One part of GCSE Science is the study of waves, including both mechanical waves (such as sound) and electromagnetic waves (such as light). This is the first of six quizzes on waves and it looks at reflection.
Waves travel in straight lines unless they are diffracted, refracted or reflected and this quiz deals with the last of those three. Reflection is completely predictable, all you need to know is the law of reflection. This simply states that 'the angle of incidence is equal to the angle of reflection'. But what are these angles and how are they measured?
The angle of incidence is the angle at which a wave hits the reflecting surface. The angle of reflection is the angle at which the wave bounces off the reflecting surface. It doesn't matter what the surface is or how smooth or bumpy it is, the law of reflection is ALWAYS obeyed.
This is where it gets tricky. The angle is not measured from the surface, it is measured from the normal. The normal is an imaginary line at right angles to the reflecting surface where the ray hits. When you have been doing reflection experiments at school you will have probably used ray boxes and plane mirrors. When you have traced out the path the light rays took you will have made this imaginary line real by drawing it so that you could measure the angles.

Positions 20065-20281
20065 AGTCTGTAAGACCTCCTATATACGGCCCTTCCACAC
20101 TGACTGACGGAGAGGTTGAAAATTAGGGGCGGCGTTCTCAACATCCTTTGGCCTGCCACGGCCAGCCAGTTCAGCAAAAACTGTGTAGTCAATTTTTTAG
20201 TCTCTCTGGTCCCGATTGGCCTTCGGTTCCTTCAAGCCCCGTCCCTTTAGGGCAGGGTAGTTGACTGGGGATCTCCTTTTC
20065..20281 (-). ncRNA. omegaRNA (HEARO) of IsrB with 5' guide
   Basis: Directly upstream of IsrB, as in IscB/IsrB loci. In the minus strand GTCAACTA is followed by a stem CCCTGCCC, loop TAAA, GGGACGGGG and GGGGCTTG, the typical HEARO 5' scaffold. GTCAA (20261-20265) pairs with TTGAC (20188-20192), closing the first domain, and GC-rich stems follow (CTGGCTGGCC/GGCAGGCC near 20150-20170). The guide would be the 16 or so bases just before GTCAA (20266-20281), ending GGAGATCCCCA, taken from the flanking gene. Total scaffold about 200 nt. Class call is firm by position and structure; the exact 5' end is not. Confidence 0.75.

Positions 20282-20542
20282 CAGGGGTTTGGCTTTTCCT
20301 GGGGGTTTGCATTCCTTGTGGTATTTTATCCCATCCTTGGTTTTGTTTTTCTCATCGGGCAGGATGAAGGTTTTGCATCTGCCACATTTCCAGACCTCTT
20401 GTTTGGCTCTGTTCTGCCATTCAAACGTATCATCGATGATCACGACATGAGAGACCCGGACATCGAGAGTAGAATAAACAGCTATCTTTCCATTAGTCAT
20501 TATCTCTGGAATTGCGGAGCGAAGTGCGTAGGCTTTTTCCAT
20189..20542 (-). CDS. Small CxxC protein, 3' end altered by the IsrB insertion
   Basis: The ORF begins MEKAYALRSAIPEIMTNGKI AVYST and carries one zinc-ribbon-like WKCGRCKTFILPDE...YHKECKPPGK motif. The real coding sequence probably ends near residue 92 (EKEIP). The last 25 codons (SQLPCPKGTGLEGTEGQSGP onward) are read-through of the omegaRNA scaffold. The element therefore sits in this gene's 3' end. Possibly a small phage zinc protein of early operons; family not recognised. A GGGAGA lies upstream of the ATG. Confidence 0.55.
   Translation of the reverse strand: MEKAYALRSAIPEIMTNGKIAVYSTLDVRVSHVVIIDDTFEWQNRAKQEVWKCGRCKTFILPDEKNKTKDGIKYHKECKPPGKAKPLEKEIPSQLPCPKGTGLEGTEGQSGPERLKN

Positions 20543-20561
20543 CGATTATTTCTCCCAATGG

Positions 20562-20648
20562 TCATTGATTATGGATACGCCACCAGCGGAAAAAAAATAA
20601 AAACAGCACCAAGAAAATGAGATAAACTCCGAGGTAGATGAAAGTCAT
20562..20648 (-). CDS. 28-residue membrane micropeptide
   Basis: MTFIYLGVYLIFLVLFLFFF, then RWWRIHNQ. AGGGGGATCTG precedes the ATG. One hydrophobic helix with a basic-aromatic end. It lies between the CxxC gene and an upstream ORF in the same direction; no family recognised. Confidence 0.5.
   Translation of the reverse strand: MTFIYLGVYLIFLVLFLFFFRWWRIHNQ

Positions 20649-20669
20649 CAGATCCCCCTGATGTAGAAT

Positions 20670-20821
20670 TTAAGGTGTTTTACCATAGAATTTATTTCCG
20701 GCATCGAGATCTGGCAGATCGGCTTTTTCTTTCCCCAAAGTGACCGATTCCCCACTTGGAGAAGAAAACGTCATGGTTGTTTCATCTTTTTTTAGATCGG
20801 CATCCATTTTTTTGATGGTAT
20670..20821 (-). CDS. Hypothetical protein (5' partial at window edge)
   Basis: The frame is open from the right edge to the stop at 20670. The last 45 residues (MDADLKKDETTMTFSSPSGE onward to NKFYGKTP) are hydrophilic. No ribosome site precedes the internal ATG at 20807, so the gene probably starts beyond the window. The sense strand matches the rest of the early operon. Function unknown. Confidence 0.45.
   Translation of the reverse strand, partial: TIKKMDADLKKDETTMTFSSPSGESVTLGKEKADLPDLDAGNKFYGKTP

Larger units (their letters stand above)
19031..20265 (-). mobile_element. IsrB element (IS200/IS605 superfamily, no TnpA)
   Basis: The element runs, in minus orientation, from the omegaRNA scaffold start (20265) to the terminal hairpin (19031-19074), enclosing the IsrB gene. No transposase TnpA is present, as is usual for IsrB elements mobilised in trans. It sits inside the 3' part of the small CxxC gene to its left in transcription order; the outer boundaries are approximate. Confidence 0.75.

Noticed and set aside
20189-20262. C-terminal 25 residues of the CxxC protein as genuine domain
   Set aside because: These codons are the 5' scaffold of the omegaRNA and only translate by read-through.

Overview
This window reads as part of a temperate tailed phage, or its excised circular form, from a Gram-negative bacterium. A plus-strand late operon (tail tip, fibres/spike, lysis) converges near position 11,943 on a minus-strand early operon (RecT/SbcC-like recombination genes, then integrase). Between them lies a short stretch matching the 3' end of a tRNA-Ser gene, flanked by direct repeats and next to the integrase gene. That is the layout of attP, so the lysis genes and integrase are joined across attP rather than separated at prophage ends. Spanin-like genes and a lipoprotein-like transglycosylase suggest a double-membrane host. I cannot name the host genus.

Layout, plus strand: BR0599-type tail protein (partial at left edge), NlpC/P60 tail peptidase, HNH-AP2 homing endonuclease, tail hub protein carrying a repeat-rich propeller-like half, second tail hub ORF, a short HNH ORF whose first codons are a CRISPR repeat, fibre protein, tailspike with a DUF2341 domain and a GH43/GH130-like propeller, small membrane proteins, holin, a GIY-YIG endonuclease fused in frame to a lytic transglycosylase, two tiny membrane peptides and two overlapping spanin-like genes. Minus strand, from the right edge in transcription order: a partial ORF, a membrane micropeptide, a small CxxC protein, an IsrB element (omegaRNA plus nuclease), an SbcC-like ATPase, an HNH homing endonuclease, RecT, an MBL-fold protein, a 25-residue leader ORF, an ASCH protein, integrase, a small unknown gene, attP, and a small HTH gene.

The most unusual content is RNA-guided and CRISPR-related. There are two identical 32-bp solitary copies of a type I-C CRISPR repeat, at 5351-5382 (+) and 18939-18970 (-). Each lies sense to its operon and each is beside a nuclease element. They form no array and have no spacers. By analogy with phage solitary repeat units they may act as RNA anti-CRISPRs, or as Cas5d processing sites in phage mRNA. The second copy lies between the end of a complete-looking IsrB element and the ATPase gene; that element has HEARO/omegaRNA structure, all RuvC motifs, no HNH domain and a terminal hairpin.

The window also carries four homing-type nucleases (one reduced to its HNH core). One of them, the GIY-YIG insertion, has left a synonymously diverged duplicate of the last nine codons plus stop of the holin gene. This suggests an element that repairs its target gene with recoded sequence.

Smooth surfaces produce good reflections and can act as mirrors when light waves hit them. This can happen with other waves from the electromagnetic spectrum. You can feel the infrared radiation from the sun by reflecting sunlight onto the back of your hand using a small, flat mirror. WARNING: if you do try that, be very, very careful not to reflect the sunlight anywhere near your eyes as it ould easily damage them.
Longitudinal waves can be reflected too. They follow exactly the same rule of reflection as electromagnetic waves. Sound waves are longitudinal and when a sound wave is reflected from a cliff face or the wall of a building, you hear the reflection as an echo.